Jack sees dream Jane coming back to life and gets out of there with a transportalizer. I think it’s pretty clear now that at this point the alpha kids’ aspects and stuff will start getting relevant, something that was only touched upon in their prior sub-act. Also, guess what he turned his back on? Come on, I don’t even have to say it.

Happy new year! (again)

When the clock strikes twelve, the blatant new year symbolism is in action with Jane’s dream room dropping, mirroring the prior new year’s update. I just found a continuity error: later, Prospit is shown in full with Jane’s tower intact; maybe it’s shown in full prior to that point, I can’t remember. Maybe the tower was rebuilt or something? I don’t know.

Act 6 Act 2 proper opens with Jane waking up behind her house, turning up alive there all along, somehow.

You suppose you should let dad know you’re ok. But it’s been so long since you’ve enjoyed such a massive PRANKSTER’S GAMBIT in an exchange with the old man. It’s hard not to bask in it, if only for a few seconds.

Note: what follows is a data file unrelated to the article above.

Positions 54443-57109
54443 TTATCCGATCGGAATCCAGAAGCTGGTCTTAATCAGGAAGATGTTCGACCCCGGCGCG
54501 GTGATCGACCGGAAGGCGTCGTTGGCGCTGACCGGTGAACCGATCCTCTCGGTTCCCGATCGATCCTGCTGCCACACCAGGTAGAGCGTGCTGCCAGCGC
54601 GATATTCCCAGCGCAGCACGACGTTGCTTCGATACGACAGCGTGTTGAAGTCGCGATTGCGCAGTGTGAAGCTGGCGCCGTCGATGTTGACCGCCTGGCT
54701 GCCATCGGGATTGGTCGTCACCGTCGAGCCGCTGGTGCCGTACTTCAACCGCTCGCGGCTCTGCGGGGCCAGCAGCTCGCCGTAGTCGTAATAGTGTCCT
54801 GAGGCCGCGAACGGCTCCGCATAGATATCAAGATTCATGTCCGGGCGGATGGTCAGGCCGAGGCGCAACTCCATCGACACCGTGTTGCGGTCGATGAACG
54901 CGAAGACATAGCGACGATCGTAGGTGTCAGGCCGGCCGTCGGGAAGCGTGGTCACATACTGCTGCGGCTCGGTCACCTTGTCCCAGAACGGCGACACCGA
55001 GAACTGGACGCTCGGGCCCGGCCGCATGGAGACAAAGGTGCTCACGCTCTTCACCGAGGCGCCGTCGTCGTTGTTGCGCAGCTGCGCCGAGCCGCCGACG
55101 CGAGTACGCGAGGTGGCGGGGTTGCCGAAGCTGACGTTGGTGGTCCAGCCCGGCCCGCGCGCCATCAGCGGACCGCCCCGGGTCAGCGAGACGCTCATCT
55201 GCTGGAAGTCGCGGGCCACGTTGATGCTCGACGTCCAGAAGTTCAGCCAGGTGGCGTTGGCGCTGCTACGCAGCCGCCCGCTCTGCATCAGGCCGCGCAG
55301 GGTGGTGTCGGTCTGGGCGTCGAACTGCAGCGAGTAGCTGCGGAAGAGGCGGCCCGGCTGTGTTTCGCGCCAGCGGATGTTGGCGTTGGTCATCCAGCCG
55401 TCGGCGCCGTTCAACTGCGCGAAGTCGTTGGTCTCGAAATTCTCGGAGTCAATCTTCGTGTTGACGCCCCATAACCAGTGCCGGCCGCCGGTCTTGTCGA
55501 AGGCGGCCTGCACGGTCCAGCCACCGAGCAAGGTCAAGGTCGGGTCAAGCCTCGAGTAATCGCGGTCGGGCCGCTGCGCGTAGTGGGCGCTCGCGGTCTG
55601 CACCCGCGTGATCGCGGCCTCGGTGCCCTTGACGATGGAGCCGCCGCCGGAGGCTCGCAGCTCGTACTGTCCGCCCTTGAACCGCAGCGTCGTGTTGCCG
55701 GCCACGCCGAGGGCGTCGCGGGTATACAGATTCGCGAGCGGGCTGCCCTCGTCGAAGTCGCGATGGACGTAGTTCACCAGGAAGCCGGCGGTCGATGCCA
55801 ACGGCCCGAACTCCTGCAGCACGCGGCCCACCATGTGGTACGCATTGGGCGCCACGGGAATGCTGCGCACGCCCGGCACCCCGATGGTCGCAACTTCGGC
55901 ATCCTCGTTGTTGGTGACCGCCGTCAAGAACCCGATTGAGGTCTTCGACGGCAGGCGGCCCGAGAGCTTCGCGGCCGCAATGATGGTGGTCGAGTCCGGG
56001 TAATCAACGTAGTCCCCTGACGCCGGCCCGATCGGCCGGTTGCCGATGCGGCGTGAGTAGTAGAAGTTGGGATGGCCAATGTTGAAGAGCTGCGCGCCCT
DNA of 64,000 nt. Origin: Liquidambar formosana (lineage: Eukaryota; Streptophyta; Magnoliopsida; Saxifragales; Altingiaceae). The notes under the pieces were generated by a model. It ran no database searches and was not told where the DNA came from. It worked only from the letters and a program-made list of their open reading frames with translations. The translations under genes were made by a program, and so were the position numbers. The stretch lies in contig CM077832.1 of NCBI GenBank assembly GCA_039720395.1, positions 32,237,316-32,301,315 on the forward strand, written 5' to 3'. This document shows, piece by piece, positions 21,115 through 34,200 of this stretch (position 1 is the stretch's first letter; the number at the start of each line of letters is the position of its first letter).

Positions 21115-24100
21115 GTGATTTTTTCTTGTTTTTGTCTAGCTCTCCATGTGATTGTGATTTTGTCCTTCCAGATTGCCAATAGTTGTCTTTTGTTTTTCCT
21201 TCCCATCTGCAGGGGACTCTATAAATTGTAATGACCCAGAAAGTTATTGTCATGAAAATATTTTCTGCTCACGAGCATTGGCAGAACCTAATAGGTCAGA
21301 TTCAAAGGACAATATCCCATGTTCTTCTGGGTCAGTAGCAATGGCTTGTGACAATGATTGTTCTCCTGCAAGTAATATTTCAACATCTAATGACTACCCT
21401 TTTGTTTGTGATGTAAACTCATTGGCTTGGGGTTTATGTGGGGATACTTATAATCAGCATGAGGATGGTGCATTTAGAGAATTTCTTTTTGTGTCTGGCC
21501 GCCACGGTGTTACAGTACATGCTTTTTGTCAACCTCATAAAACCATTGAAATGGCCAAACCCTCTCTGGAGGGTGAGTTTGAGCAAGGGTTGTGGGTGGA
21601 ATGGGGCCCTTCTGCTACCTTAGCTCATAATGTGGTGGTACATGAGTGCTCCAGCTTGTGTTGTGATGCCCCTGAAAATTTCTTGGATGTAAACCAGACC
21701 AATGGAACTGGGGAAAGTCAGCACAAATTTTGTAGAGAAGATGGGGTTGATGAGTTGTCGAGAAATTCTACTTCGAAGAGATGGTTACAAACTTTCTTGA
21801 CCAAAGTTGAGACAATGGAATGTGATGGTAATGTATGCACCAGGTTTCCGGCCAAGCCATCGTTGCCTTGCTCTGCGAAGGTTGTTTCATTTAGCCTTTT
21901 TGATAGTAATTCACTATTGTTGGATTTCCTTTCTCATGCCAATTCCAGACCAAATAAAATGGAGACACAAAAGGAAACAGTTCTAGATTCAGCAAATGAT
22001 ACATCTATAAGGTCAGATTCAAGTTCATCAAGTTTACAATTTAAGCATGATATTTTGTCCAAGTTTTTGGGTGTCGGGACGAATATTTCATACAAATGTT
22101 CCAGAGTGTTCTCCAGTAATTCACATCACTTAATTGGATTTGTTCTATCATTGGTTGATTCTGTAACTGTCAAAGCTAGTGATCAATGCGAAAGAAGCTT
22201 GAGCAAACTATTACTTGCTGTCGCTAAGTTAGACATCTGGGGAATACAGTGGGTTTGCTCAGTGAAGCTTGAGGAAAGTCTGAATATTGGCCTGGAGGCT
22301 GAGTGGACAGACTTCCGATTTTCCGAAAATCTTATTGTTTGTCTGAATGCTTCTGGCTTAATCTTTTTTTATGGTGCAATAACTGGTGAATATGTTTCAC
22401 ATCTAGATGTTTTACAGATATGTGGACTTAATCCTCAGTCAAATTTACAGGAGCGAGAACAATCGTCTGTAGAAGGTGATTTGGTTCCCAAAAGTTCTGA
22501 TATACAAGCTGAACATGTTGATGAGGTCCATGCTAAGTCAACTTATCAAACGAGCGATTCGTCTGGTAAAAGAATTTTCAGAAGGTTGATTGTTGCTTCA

Jane wants to pretend she actually died just to play a prank on Dad??? God, that’s so messed up. Maybe she was no only brainwashed into thinking Betty Crocker isn’t an evil alien, but also into thinking death isn’t that big of a deal? She’s supposed to be more mature than John with regards to her relationship with her father, but she might actually not be any better.

The way GCat likes to be all mysterious and douchey sort of reminds me of Minos, the immortal cat from Detective Pony.

Jane sees what she calls the God Cat, answering the question of how she was saved from the explosion and introducing the alpha universe’s first guardian, who is described as follows:

Just look at that aloof little bastard. He doesn’t give a shit about anything, does he?